Analysis: India and Pakistan in War and Peace

 By Ahmed KhanIndo-Pak_relations

The complexities of South Asia’s political and geostrategic environment drives scholars, experts and practitioners from within subcontinent and the West to share their scholarly views on the dynamics of its major component: the India-Pakistan relationship. A relook or revisit to their scholarly work in form of book, biographies and research papers gives us a broad canvas to draw a holistic picture of the ever fragile relationship since the subcontinent partition in 1947. Most of the scholarly work is about studying the dynamics of relationship that have been changing since the Cold War. Such books and research papers discussed the nature of the conflict and the security competition between India and Pakistan as per the understandings of the authors. J.N. Dixit articulated the nature, history and type of relationship between the two archrivals in the subcontinent, in his biographic cum academic style work, India and Pakistan in War Peace (London and New York: Routledge, 2002), 494. The late Khushwant Singh, who studied Indo-Pak relationship dispassionately, lauded Dixit’s systemic study, saying “he knows what he is writing about. He is objective, clear-headed and lucid. He knows his facts and marshalls them with ability.” Singh’s front page endorsement makes Dixit’s work a must-read for those who love to study masala on Indo-Pak relationship. J.N. Dixit was the Indian High Commissioner to Pakistan from 1989 to 1991. He also served as Indian foreign secretary from 1991-1994. His last assignment was the National Security Advisor to the Indian Prime Minister Manmohan Singh for a year until his death in 2005.

The main theme of the book is his attempt to explore “the deeper the fault-lines in Pakistani society, the more adversarial became Pakistan’s attitude and policies towards India.” (p7.) The author’s contention about the adversarial relationship in the subcontinent has put Pakistan in the driving seat. The study remained focus on the actions taken by Pakistan to settle territorial disputes with its strategic competitor—India, since its inception. The study has encompassed the history of Indo-Pak relationship, since the “shameful flight” of British Raj from the subcontinent in 1947. Dixit is pretty much convinced in his writing that after the divide, troubles in Pakistan have strongly impinged upon the relationship towards India. The author has determinedly written that most of the Congress leadership wasn’t in favor of the partition. In fact, the literature survey on Indo-Pak history does suggest the same kind of findings. However, little has been discussed on the Muslim League point of view of having a separate homeland for the Muslims of subcontinent, or for their attempts to have a loose federation with their support of the 1946 Cabinet Mission Plan.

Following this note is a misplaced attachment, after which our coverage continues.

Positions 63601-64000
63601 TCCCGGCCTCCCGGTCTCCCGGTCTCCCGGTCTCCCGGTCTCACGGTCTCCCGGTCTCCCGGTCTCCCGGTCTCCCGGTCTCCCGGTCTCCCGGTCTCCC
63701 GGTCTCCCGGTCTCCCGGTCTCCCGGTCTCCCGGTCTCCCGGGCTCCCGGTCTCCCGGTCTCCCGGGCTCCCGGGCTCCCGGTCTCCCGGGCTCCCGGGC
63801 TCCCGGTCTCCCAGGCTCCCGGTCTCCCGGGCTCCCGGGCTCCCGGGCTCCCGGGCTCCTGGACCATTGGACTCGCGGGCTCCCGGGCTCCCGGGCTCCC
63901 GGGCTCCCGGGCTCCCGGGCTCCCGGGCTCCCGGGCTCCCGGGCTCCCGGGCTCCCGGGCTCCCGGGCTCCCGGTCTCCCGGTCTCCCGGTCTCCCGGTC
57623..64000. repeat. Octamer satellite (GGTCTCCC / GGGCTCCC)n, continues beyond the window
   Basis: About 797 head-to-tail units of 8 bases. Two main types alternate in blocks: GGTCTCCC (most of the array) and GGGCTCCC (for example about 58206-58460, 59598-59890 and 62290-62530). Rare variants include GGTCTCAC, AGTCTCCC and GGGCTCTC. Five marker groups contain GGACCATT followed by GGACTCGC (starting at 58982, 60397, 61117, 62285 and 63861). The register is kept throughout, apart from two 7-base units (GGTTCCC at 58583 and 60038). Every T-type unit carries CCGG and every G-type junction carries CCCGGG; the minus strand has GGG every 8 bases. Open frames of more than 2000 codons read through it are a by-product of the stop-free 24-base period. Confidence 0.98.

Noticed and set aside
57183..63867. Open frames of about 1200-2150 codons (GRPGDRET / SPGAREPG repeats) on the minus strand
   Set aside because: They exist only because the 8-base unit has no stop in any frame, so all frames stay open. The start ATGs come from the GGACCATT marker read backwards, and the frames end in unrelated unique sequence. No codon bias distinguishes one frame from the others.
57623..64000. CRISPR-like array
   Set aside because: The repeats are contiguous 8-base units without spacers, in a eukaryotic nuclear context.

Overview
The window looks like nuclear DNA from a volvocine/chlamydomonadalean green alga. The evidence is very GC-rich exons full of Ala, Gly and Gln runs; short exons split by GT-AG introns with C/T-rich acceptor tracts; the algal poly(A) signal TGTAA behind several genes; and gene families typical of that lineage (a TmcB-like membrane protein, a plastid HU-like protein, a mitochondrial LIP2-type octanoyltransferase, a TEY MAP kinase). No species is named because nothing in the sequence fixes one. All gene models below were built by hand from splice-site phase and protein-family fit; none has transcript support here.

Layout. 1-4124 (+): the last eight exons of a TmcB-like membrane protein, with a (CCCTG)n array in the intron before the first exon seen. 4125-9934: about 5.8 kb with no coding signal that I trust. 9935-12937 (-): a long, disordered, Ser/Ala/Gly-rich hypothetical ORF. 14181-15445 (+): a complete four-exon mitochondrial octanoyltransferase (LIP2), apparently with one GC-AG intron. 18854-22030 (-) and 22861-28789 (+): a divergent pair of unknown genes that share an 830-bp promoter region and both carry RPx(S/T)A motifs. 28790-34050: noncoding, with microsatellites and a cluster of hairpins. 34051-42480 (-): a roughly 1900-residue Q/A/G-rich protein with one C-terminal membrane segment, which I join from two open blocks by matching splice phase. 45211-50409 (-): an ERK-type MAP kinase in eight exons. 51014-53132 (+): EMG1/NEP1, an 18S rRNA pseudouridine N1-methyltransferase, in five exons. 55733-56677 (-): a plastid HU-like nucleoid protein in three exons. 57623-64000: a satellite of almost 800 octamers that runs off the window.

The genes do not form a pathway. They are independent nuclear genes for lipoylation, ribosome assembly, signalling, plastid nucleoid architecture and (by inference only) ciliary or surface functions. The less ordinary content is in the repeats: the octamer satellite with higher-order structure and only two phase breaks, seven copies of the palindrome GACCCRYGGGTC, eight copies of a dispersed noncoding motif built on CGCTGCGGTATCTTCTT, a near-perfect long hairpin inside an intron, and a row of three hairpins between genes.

In the beginning of the book, the author tells his meeting with Cowasji Jehangir. The author gives compliments to Jehangir for providing a “post facto rationale” for the book. He quotes Jehangir stating that the objective of the partition of subcontinent was fruitless and unable to meet its desire goals. The writer underpinned his book of being one of the critiques of the Partition. Likewise, he also argued that Mohammad Ali Jinnah and Jawaharlal Nehru wanted to end the “antagonism, apprehension, and suspicion” towards each other. However, according to the main theme of the book; which suggests Pakistan being the driving force behind the changing dynamics of the relationship; exactly the opposite has occurred as inspired by Jinnah and Nehru at the time of partition. Dixit stressed that the subcontinent remained vulnerable, hostile, fragile, and volatile than ever before. The Indo-Pak mistrust and rivalry created more hostility and belligerency in the region. The writer, who has enjoyed top position at highest rung of decision-making body in India for several years, pinned down his first-hand knowledge regarding some of the decisions taken by Indian leadership at the time of numerous crises. In fact, the book which is all about Indo-Pak relationship in peace and war, accounted all three wars fought in the region, as well as the Kargil conflict.